But it still may be a consideration when users go to update, regardless of specs. Most people end up adding things like Antiviral software, firewalls, MSN, Yahoo Messenger, Quciktime and iTunes helpers, Torrent software and more to the boot up, and when you've got all that junk running, the quicker and less resource hogging the OS is the better that computer's going to perform with the tasks of loading and running those programs.
 


Kyle

New Member
#6
Lmfao.
IMO, you can't really compare Windows to Linux or Mac OS, at least in speed.
They're very differently put together. It's like organic apples and genetically engineered giant robot apples. Haha.
 


davehc

Essential Member
Premium Supporter
#7
I agree, Kyle. But there are deeper problems with running Linux, also, than bench testing a vanilla install - I am sure you would agree!
If you read my posts, you might get an impression that I am a 7 "fanboy"
Far from it. I was offered the opportunity to begin early testing of 7, and decided to pass on any information I could glean from my tests and others on the web.
Fact is, I so heavily flamed 7 on another site that a senior moderator threatened to bar me from the site.lol
 


Kyle

New Member
#8
I guess I've become a 7 fanboy of sorts, but maybe that's just 'cause I've been waiting for something like this since Longhorn's alphas hit my desktop. Windows 7 is what I had hoped Vista would be. It's been a long wait, and I'm just glad Redmond didn't f%$^ around too much this time.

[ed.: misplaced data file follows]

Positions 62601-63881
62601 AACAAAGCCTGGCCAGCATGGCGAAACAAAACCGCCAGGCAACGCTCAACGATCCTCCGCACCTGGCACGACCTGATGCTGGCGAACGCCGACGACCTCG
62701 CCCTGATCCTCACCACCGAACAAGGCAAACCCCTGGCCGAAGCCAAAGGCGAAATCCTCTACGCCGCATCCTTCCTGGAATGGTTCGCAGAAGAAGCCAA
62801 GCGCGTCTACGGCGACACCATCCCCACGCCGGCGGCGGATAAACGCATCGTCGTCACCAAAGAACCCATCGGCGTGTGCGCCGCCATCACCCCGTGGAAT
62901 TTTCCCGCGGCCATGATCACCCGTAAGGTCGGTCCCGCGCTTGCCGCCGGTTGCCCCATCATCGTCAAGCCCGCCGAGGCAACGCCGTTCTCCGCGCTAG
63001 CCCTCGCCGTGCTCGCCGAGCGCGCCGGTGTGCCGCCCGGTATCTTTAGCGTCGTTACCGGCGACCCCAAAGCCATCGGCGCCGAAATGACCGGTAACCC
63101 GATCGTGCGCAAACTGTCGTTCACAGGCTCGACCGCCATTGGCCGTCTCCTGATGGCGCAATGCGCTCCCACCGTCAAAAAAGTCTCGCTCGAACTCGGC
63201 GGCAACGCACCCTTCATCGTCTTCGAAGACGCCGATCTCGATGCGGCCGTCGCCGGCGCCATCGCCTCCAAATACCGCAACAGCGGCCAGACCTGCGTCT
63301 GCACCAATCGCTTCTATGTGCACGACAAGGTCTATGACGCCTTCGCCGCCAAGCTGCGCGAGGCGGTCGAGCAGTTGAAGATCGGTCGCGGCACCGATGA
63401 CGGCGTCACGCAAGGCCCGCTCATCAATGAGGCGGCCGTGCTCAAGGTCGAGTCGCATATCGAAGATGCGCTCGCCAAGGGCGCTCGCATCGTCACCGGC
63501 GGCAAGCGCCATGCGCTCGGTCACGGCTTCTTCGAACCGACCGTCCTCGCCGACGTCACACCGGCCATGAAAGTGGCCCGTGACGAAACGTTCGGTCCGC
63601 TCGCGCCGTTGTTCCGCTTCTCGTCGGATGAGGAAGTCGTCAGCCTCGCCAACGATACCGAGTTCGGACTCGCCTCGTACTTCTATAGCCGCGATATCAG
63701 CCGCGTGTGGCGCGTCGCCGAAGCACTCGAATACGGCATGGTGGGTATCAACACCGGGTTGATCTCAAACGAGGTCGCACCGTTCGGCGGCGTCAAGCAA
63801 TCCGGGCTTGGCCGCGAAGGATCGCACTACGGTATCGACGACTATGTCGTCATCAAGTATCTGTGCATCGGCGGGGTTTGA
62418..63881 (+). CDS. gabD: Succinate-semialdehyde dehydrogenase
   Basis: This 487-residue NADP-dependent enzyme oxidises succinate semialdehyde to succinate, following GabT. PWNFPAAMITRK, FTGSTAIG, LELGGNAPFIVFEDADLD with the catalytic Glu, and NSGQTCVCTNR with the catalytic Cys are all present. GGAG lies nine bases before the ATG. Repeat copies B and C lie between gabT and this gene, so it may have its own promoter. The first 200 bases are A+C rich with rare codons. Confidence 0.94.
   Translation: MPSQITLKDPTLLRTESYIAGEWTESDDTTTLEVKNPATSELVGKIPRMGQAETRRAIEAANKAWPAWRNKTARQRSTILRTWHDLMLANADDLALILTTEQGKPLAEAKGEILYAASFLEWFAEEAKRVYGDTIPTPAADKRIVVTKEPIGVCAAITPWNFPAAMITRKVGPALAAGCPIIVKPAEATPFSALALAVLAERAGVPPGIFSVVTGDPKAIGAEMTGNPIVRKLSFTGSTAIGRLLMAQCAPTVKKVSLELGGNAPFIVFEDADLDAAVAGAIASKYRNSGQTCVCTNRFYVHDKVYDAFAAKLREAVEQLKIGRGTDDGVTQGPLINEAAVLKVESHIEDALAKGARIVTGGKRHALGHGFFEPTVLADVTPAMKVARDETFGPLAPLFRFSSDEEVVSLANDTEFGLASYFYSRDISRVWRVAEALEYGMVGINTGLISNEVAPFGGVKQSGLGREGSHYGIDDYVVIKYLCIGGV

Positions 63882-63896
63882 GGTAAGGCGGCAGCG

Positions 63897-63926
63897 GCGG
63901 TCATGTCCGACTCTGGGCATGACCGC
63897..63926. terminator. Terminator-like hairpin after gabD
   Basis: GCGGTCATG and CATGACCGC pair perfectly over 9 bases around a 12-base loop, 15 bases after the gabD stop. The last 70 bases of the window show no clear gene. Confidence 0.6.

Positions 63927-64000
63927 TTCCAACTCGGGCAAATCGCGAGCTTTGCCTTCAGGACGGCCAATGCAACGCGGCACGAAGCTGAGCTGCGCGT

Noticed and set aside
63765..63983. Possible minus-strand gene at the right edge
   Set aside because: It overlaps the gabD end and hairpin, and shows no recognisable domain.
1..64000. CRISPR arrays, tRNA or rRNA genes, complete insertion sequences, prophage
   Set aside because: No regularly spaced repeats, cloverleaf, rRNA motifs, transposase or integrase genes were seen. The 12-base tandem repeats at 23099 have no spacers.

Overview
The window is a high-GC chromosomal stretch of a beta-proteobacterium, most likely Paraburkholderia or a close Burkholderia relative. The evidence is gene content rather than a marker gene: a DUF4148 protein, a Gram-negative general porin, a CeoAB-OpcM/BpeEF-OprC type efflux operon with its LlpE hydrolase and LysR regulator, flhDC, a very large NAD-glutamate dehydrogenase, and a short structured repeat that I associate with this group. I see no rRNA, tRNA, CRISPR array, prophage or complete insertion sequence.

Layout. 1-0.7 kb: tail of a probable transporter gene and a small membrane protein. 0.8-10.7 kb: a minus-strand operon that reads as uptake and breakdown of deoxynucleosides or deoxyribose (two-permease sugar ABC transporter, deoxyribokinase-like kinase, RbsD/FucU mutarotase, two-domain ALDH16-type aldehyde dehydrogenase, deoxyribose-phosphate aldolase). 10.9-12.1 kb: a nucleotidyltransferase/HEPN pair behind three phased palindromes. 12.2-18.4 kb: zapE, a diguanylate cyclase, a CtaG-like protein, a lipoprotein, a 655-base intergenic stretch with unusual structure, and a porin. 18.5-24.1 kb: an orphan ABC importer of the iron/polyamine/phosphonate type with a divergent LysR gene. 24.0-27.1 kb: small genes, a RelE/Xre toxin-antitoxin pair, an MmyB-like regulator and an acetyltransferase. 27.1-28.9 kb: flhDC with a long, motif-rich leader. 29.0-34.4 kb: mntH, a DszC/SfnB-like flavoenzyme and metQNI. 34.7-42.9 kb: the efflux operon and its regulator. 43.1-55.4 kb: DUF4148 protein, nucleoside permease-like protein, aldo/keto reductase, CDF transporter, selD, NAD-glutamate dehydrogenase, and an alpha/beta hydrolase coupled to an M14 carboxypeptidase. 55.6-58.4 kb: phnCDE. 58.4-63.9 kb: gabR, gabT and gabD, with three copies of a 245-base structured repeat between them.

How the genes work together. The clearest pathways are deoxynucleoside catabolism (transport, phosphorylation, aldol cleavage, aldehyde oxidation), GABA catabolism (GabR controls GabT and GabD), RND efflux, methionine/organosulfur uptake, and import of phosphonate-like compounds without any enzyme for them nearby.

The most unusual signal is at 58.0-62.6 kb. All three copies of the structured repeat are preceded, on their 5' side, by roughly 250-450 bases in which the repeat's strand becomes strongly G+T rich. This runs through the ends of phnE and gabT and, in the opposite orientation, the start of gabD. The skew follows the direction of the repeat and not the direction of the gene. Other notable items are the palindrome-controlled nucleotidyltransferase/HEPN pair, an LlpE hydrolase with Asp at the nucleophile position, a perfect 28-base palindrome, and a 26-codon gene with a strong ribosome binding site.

#9
Your tests are really a little meaningless. The whole point of Vista and, improved, 7 was the availability of resources. This meant loading more DLL's etc at the initial start.
As we move on to updated OS's, and this will include Linux distributions, it is obvious that more demands will be made on hardware.
The memory allocations, in the tests, do not appear to be paramount even with 3Gbs. Xp is, of course, very low, but has poor memory management and will load up to a higher figure when using apps.; Vista was similarly inclined, but handled the memory a litle better. Windows 7, even in Beta, is exrtemely good at handling it. Solution, as we move along to new OS's (Its going to be even more demanding if anyone can afford a touchscreen) Put more ram in.
Hard disk space? Are you serious? When Xp was being planned, most hard disks were really small. Today, the difference in the \"footprint\" is not even a consideration. One point there. Many users in the XP days, slowly had to update their hard disks, as , not the OS, but most modern software began to bloat. One example springs to mind (there are many) Nero.
Fwiw. I just checked my Vista installation against Windows 7. Running the same programs, and with this site open, Vista is using 284mbs and Windows 7 is using 295mbs.